Despite what you may have heard, this weekend's Liquid Sol Music Festival isn't just some alt-rock revival of throwback bands. Yes, more than a few favorites from the '80s (BoDeans, Lovehammers), '90s (Blind Melon, Fuel), and '00s (Buckcherry, Train) are on the lineup of the daylong event on Saturday, March 15, at Sportsman's Park in Glendale. But, if you take a deeper look at the schedule, it's more than just radio-friendly tunemakers and unit-shifters to be had.
In fact, you can also hear punk of both the pop and skate variety at the event, as well as Americana practitioners, country crooners, and flat-out rock 'n' rollers.
Here are seven bands we're interested in checking out at Liquid Sol.
All-American Rejects Like rap music, pop-punk has demonstrated an evergreen quality as far as popularity is concerned. And few pop-punk bands experience the sort of popularity the All American Rejects have. Hailing from Oklahoma, they've recorded four albums, the most recent being this year's The Kids in the Street. You may remember their 2002 video for the song "Swing Swing," which highlighted singer Tyson Ritter's wildly cracking voice and dreamy blue eyes. Punk rock never looked, or sounded so attractive. -- Brandon Ferguson
Authority Zero As an alumnus of the late-'90s, early Warped Tour-type scene, Authority Zero is one of the few acts of its ilk not only surviving but thriving on the underground circuit. The group has long specialized in fast, no-frills skate punk blended with reggae and a little ska. It's nowhere near as poppy as, say, a 311, but the band's alternately chilled-out and amped-up jams similarly appeal to a broad cross section of live-music fans. Onstage, in fact, is where the group is particularly beloved. -- Arielle Castillo
Everclear Albums such as Sparkle and Fade and So Much for the Afterglow made Everclear regular names in CD collections (and songs like "Heroin Girl" made more than a few appearances on some choice mix-tapes), but like nearly all acts, their sparkle eventually began to fade and the next set of albums barely cracked the charts. In 2009, the group (now with some lineup changes) released In a Different Light, an acoustic re-imaging of some of their best songs -- and then in 2011, Everclear dolled up their old tracks once again with Return to Santa Monica, this time with some covers sprinkled in. Finally, though, Everclear decided to record some new work, and released their first original album in six years, Invisible Stars, this summer, which sees the band return to their urgent, distorted, hard rock form. -- Erin DeWitt
Tonic At the height of the post-grunge, alt-rock movement of the mid-1990s, heavy guitar-driven bands with catchy hooks ruled the charts. While those sounds eventually gave way to electronic pop and hip-hop, inevitably, many of the '90s rock outfits fell by the wayside. However, the Los Angeles-based group Tonic soldiers on. Known for their relentless tour schedule, the band recently celebrated a twentieth anniversary (which includes a four-year break from 2004 through 2007) and still features the majority of their original members. With two Grammy nominations and a monster hit in "If You Could Only See" to their credit, the Tonic's place in pop culture history is set and they continue to tour behind their greatest hits, which for fans, is the perfect drink. -- Daniel Kohn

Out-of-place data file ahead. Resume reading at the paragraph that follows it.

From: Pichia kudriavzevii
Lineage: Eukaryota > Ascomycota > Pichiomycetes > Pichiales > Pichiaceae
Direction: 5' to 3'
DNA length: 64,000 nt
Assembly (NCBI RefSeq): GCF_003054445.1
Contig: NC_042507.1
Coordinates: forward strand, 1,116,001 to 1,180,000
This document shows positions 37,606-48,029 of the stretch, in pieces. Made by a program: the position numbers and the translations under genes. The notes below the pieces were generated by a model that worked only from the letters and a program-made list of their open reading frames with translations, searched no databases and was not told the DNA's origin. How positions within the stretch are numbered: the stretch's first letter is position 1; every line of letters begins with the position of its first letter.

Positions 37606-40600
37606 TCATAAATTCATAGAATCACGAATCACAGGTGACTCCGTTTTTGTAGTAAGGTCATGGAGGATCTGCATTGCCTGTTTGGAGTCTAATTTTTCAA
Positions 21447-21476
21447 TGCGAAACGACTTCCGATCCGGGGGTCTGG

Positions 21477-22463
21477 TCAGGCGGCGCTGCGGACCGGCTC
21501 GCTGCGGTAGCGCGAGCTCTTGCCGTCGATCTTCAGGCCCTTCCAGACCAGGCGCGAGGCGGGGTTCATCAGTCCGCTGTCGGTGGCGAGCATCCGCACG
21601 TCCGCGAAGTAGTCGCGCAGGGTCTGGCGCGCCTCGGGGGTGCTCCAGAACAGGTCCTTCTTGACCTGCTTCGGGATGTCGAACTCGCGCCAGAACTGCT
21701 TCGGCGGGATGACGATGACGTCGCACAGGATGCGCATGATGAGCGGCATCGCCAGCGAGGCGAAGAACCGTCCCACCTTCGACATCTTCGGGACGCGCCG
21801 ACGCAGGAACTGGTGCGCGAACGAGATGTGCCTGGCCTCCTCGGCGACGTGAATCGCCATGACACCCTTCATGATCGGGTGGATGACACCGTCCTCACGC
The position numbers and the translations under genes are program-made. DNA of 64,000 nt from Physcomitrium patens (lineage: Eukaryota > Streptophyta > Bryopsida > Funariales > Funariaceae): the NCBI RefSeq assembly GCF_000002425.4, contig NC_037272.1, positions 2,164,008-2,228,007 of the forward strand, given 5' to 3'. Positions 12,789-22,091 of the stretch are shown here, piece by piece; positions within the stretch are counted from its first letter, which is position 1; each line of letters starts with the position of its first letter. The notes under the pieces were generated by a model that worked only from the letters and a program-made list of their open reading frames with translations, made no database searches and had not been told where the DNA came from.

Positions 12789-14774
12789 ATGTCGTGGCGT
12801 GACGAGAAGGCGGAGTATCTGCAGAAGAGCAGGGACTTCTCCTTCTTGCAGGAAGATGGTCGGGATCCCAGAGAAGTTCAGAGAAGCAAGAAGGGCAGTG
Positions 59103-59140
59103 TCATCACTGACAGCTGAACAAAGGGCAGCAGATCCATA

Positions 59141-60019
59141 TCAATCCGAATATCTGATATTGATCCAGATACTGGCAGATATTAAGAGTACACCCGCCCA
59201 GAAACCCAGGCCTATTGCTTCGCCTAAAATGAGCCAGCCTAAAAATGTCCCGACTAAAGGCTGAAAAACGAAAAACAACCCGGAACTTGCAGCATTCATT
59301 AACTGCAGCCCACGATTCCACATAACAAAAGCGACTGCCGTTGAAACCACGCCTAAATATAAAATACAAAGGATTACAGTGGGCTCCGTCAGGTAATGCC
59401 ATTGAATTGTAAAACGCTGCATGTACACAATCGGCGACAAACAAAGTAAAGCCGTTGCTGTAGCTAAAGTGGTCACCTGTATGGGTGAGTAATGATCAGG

Gin Blossoms Back in the time of grunge, there was this adorable band called Gin Blossoms. It was a scrappy band with a jangly tambourine and Teenage Fanclub-like harmonies, but overexposure on the radio made Gin Blossoms feel like a sweet little brother of a band that you just couldn't shake. It was the kind of band you didn't mind too much, but you wished it would stop following you around so that you could go do big-kid stuff. But now you're all grown up, and when you look back at that hazy memory you see Gin Blossoms for what it really was: a sweet little brother of a band that you probably should have spent more time with and appreciated more. -- Jaime Lees
The White Buffalo With his long brown hair, an intimidating beard and his don't-fuck-with-me look, the White Buffalo -- who was born into this world as Jake Smith -- is a throwback to a time when rough-and-tumble, hard-drinking artists (à la Jeff Bridges in Crazy Heart) resonated with audiences more than manufactured, über-produced pop stars. But Smith connects with a range of audiences in a very contemporary way and has a catalog that spans not only heartfelt ballads, but also raucous bar songs. -- Daniel Kohn
Cracker Whether taking the helm of iconic ironic rockers Camper Van Beethoven, the sardonic janglers of Cracker or a smarty-pants solo project, David Lowery has consistently dug up the twisted roots of American music, always with dark humor and twangy intonations intact. If "alternative rock" ever had any meaning, it was defined by the energy of Lowery's withering social and sexual parodies and celebratory self-loathings. Ubiquitous hits such as "Teen Angst (What the World Needs Now)," "Take the Skinheads Bowling" and "Euro-Trash Girl" were principally political even as they made a mockery of the possibility of postmodern principles at all. -- Roy Kasten
The Liquid Sol Music Festival takes place on Saturday, March 15, at Sportsman Park in Glendale. General admission is $59.
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